[pp.int.general] About PP Russia
tourovski at gmail.com
Thu Feb 18 22:54:09 CET 2010
I haven't heard from you n quite some time and I can't say that I missed
>> They failed to recognize the repressive nature of current copyright
So enlighten us please. The current copyright system is very, very far
from perfect, but your mantra about it violating civil rights (which you
repeat twice in this letter alone) is kind of tiresome.
>> They claim that the only thing that's wrong with it is the fact
>> that authors get too little cut of the profit.
That's a lie.
>> Public rights doesn't
>> concern them; PPR is too afraid of being labeled as "freeloaders" if
>> they don't give the authors 100% guarantee that PPR program would make
>> them richer.
That's again a lie.
>> Such position is very strange in modern Russia, where government
>> agencies are starting to recognize copyright laws as an excuse for them
>> to harass human rights activists, environmentalists and members of other
>> non-government organizations.
That's true, but to me it says much more about a big problem with the
government agencies, not with the copyright system.
>> In 28th January, police of Irkutsk raided the office of NGO "Baikal
>> Ecological Wave"
>> Policemen claim that environmentalists used non-licensed software. They
>> refused to look at licence papers and destroyed Windows holographic
Once again, to me the problem falls under the "corrupt police" category,
not directly copyright laws.
Or would you argue that if the police planted heroin as a pretext of
making this raid, that would be an indication of the drug regulations
being of a "repressive nature"?
>> When I reported this case to PPR, Mr. Shakirov (already official PPR
>> leader) said the law which permits police to attack people and make them
>> prove their innocence wasn't wrong; it is just some government agents
>> abused their power.
In most criminal investigations the perpetrator is not found _guilty_ at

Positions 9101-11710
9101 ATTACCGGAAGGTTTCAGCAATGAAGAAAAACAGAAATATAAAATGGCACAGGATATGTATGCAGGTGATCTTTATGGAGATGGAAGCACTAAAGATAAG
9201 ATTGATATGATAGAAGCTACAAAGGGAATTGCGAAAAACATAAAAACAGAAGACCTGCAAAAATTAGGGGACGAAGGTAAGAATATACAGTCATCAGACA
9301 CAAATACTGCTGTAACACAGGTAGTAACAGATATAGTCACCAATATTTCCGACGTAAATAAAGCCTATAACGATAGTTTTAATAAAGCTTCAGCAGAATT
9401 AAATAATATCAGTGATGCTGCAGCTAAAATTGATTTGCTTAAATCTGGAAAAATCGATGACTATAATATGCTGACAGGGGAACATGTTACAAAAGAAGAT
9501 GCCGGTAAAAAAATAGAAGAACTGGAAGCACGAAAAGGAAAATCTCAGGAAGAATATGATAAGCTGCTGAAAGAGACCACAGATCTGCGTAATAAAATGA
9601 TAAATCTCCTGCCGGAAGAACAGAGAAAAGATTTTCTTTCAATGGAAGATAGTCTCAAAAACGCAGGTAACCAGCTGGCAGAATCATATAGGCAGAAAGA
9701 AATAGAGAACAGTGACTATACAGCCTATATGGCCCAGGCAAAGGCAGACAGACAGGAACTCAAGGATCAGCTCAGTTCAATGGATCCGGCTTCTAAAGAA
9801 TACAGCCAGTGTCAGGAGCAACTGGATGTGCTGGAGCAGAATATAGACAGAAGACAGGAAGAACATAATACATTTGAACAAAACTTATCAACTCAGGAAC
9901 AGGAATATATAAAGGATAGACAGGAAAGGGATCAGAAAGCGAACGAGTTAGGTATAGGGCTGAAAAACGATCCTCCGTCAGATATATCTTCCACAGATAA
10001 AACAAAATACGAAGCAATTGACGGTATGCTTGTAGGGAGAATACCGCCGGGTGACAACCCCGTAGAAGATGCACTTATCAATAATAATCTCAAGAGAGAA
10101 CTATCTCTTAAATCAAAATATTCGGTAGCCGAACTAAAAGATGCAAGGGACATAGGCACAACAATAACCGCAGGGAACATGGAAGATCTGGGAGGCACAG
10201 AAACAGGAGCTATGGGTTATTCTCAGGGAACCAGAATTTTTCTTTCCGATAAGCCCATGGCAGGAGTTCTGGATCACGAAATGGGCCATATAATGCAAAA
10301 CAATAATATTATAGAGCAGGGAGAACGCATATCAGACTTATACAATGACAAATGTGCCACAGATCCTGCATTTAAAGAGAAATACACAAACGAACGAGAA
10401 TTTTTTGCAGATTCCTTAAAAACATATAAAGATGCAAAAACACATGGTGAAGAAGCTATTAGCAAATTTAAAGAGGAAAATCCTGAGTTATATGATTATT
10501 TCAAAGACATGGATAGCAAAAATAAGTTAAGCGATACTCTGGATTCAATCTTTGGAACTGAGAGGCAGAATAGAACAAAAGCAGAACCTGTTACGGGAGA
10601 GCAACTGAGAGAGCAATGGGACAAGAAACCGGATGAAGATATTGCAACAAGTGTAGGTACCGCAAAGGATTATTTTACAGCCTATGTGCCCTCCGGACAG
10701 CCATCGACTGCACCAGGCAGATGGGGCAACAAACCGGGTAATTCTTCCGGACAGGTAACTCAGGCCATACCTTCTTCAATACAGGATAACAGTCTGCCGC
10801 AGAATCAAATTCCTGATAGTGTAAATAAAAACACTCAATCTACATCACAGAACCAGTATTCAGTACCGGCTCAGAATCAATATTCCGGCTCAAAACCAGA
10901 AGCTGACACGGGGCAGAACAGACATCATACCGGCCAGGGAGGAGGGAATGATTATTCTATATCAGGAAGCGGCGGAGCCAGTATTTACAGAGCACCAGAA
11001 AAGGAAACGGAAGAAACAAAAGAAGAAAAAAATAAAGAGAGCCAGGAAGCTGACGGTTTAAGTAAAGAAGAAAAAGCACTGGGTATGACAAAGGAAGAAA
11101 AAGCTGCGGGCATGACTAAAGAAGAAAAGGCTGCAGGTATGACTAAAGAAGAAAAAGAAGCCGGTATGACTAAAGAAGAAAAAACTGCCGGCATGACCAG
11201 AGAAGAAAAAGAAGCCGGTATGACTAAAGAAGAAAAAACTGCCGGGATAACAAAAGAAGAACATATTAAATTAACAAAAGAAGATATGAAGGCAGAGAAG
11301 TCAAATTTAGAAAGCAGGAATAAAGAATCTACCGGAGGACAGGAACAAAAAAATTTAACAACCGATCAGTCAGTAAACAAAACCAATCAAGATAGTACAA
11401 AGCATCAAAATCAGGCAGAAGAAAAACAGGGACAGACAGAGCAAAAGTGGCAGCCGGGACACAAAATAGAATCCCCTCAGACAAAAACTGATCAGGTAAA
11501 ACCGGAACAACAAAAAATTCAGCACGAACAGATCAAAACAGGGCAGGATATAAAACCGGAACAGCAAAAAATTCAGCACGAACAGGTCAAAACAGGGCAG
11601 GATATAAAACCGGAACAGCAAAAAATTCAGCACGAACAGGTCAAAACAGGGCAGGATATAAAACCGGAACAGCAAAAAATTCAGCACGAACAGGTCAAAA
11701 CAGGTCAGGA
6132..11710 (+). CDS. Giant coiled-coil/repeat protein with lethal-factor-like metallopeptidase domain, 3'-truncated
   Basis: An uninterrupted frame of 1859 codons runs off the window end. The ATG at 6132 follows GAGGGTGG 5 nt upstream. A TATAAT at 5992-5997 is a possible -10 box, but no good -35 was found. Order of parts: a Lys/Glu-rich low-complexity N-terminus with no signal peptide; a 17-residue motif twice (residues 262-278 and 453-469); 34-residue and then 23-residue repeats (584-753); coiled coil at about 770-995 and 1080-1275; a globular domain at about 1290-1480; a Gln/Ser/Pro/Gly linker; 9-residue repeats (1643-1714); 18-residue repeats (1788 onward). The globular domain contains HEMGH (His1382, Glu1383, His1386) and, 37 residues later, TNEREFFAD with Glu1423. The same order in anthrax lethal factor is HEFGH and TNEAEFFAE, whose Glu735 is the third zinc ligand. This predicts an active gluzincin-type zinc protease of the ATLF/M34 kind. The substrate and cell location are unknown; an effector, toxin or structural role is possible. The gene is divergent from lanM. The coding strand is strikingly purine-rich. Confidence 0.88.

the moment of arrest (as only a court can do that, and not the police,
luckily), but is a _suspect_. It is no violation of the presumption of
innocence if a computer is taken for analysis of illegal content, just
as it is no violation if the computer is confiscated as material
evidence because a fraud is suspected, or if a suspect's DNA is analyzed
in a murder case.
>> Such ideas isn't infamiliar to Russian people: many
>> neo-stalinists claim that there was nothing wrong with Stalin and with
>> notorious 58 article of Russian Criminal Code (this article was commonly
>> used to prosecute people during Stalin repressions); the local doers who
>> have run to the very extremes are to blame.
I think I won't comment on that one - it's too preposterous to make such
>> In 31th January, PPR website published their "official reaction" to the
>> attack against Baikal defenders (http://pirateparty.ru/home/?p=294,
>> Russian). PPR not only failed to expose anti-human nature of copyright
>> law, they were too shy even to support Irkutsk activists, saying
>> <...> Pirate Party of Russia calls all non-government organizations
>> to be more serious with software installed on their computers.
>> <...> We all want to live in legal state, which means we must obey
>> even the unwise laws and use only legal means to change them.
>> Effectively, PPR put the blame for the abuse on the victims of abuse.
Well, we have dealt with that lie, so I won't repeat myself.
>> Members of PP Russia often say what their position is supported by PPI.
>> It is not unusual for them to respond to critics saying something like
>> "our position is in agreement with PPI's, so go to them and f**k their
>> brains if you disagree; we aren't going to argue with you."
Well, you certainly followed our advice to start screwing the PPI's brains:)
>> PPR members
>> say that one of major goals for any Pirate Party is to make "free
>> software cultists" to shut up and prevent software industry from being
>> destroyed by them;
No, the exact wording was that
1. A Pirate Party is not the FSF's political arm;
2. When making political propositions their consequences should be
>> and that they are going to do so in Russia. As said
>> Mr Shakirov:
>> I don't give a f**k to those rights (the citizen's rights which free
>> software movement aims to protect, and the presumption of innocence
>> which is violated then *you* need to prove that your copy of software
>> is legal and many others -- F.Kh.) and don't want to use them, so let
>> me use that I want. Don't destroy companies which make the product
>> for me without providing the working replacement!
Yep, because you were proposing to outlaw proprietary software at that
point and thus force Mr.Shakirov, along with many others, to switch to a
replacement which doesn't always exist.
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